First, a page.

Sabathia’s contract runs through 2016 with a vesting option for 2017. That vesting option kicks in as long as he doesn’t have a shoulder issue, which he doesn’t seem to have. Realistically, the Yankees are on the hook for two more years at $25 million per year. The notion that Sabathia somehow owes it to the Yankees to retire early is ridiculous. If he’s physically able to play, he owes it to the Yankees to work hard and try to come back as an effective pitcher, but who walks away from a contract after being hurt on the job?
Question is: what can the Yankees get out of Sabathia going forward? Is he going to pitch again in some capacity this season? Could injury legitimately push him out of the game, or is he going to be back in Spring Training trying to figure out how he fits the roster?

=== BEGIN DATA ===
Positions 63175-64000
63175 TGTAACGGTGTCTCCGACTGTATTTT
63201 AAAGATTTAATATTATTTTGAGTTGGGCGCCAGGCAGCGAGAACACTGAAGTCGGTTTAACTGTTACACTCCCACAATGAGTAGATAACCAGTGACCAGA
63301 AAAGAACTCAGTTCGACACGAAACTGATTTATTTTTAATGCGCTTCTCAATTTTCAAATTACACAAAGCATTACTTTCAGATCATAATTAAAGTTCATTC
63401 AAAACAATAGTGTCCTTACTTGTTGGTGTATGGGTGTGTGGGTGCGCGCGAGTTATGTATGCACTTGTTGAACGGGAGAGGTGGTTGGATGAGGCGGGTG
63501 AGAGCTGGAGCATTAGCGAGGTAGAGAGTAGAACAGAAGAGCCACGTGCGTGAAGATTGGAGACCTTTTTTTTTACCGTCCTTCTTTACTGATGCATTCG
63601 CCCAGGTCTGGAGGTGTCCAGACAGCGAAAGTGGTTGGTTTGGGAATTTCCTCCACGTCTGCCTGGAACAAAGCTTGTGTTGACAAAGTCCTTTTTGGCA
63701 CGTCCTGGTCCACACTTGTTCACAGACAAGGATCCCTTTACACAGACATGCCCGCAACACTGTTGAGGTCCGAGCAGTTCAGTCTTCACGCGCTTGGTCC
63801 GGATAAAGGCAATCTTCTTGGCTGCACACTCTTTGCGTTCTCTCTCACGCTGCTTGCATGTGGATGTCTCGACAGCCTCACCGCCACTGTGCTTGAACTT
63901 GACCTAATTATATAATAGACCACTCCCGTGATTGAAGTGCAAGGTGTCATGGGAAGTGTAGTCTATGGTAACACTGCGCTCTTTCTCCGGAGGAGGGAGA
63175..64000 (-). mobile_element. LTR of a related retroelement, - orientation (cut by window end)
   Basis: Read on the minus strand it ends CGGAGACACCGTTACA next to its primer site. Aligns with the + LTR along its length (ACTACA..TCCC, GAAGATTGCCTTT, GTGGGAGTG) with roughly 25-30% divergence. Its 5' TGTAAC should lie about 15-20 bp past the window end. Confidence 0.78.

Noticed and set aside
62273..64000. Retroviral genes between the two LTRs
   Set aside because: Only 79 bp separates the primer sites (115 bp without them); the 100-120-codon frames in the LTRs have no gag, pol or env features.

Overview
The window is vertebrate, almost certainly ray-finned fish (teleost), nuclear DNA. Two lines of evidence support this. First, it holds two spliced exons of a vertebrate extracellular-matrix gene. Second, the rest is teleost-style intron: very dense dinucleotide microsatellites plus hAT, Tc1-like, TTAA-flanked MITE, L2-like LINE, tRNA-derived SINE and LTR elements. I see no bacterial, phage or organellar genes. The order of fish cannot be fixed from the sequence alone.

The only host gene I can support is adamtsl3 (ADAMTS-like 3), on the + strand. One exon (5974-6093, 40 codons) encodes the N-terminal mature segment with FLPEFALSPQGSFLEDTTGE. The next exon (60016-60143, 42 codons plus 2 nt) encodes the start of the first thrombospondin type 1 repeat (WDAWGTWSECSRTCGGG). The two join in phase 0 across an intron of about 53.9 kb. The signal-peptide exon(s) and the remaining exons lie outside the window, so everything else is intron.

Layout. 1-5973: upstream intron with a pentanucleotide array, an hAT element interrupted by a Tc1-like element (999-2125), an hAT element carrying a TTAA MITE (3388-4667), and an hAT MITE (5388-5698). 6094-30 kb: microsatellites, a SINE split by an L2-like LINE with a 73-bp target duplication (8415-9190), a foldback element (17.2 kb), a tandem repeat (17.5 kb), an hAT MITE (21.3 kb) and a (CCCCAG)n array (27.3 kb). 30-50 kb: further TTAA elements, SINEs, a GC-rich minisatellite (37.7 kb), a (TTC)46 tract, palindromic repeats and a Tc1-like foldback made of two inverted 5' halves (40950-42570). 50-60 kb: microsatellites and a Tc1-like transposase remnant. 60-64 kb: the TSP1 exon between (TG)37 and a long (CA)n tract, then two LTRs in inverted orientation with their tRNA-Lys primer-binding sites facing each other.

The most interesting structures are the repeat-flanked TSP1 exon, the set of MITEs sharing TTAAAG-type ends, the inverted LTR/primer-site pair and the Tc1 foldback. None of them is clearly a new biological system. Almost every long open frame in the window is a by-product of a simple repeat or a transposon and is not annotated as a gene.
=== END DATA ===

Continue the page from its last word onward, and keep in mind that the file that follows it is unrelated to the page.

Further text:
With Pineda, Masahiro Tanaka, Luis Severino, Nathan Eovaldi and Ivan Nova under team control for next season — not to mention Mitchell, Adam Warren and Chase Whitley — the Yankees have rotation options for next year, so Sabathia wouldn’t have to come to camp as a starter. Even when he was struggling this season, he was still awfully good against lefties (they’ve hit .183/.215/.287 against him this season), so perhaps he could be effective in a relief role picking his battles (at least early on) so that he faces primarily left-handed hitters.
Long-term contracts with pitchers — or any player, really — always carry significant risk of becoming a problem in the future, and right now it certainly seems that Sabathia’s contract will become one of those problems. His first four years with the Yankees were spectacular, but as he crept into his mid-30s with a lot of miles on his arm and body, Sabathia’s future has become much less certain.
Associated Press photos